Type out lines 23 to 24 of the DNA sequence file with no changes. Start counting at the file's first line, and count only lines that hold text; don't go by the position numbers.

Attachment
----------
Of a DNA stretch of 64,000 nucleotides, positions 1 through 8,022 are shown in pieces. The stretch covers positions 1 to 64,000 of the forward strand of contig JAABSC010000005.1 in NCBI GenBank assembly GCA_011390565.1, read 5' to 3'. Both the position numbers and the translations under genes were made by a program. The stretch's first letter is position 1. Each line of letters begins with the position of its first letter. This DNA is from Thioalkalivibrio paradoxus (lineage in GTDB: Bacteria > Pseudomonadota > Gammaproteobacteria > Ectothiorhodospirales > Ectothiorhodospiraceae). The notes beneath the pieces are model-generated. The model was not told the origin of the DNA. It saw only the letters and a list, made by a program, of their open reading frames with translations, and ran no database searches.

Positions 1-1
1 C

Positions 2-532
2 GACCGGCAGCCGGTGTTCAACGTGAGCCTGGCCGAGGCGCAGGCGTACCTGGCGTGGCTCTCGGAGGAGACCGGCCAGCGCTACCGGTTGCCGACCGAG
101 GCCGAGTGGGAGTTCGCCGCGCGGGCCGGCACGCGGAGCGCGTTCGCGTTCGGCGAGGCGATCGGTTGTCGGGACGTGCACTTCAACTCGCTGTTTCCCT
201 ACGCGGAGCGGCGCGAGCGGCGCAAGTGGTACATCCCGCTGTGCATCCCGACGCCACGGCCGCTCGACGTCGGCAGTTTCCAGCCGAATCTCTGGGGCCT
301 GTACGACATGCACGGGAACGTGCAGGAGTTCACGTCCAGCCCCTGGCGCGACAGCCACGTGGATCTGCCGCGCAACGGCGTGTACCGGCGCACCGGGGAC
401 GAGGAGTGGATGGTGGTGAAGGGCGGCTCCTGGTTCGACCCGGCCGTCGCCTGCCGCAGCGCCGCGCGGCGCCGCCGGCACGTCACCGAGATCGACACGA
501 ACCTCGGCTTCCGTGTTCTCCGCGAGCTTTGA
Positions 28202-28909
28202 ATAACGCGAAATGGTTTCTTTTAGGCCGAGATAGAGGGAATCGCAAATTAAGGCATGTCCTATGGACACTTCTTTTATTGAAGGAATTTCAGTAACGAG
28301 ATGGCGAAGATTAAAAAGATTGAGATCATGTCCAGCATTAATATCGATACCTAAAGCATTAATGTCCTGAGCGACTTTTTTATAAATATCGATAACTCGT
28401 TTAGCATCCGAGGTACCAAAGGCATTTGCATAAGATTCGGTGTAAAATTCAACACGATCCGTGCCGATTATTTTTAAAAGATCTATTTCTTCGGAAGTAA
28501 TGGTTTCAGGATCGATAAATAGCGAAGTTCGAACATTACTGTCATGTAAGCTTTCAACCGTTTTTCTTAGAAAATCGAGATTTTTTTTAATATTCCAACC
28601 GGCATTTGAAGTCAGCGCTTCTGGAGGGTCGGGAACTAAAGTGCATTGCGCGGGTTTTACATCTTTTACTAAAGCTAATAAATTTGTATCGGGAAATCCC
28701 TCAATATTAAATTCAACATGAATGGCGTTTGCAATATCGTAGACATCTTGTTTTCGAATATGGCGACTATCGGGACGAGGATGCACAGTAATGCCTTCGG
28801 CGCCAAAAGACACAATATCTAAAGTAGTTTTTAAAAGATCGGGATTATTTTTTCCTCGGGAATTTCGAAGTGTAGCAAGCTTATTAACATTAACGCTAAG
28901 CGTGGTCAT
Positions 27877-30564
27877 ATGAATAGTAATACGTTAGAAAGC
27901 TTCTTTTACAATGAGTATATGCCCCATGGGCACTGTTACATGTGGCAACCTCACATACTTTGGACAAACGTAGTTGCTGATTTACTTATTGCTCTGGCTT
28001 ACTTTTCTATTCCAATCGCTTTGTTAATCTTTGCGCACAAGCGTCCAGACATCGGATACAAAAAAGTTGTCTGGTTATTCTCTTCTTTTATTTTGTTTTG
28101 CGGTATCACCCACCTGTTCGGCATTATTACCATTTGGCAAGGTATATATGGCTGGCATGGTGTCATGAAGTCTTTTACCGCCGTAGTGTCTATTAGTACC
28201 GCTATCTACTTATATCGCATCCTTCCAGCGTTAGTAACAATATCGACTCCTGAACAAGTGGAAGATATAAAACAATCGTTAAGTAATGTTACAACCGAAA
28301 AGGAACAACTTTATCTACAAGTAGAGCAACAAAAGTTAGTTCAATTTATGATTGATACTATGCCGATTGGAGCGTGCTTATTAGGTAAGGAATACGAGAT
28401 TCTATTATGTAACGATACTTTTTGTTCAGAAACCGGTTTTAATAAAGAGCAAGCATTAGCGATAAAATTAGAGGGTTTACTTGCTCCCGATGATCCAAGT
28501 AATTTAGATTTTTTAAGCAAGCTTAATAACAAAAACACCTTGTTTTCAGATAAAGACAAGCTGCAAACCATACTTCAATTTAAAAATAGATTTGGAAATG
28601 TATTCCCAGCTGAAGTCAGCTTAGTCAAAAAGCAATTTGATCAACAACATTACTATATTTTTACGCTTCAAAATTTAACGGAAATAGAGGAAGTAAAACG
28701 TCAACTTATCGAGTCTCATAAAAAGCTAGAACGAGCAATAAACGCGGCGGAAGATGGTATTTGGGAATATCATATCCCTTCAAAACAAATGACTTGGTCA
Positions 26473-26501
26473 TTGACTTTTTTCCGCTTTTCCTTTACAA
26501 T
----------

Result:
28001 ACTTTTCTATTCCAATCGCTTTGTTAATCTTTGCGCACAAGCGTCCAGACATCGGATACAAAAAAGTTGTCTGGTTATTCTCTTCTTTTATTTTGTTTTG
28101 CGGTATCACCCACCTGTTCGGCATTATTACCATTTGGCAAGGTATATATGGCTGGCATGGTGTCATGAAGTCTTTTACCGCCGTAGTGTCTATTAGTACC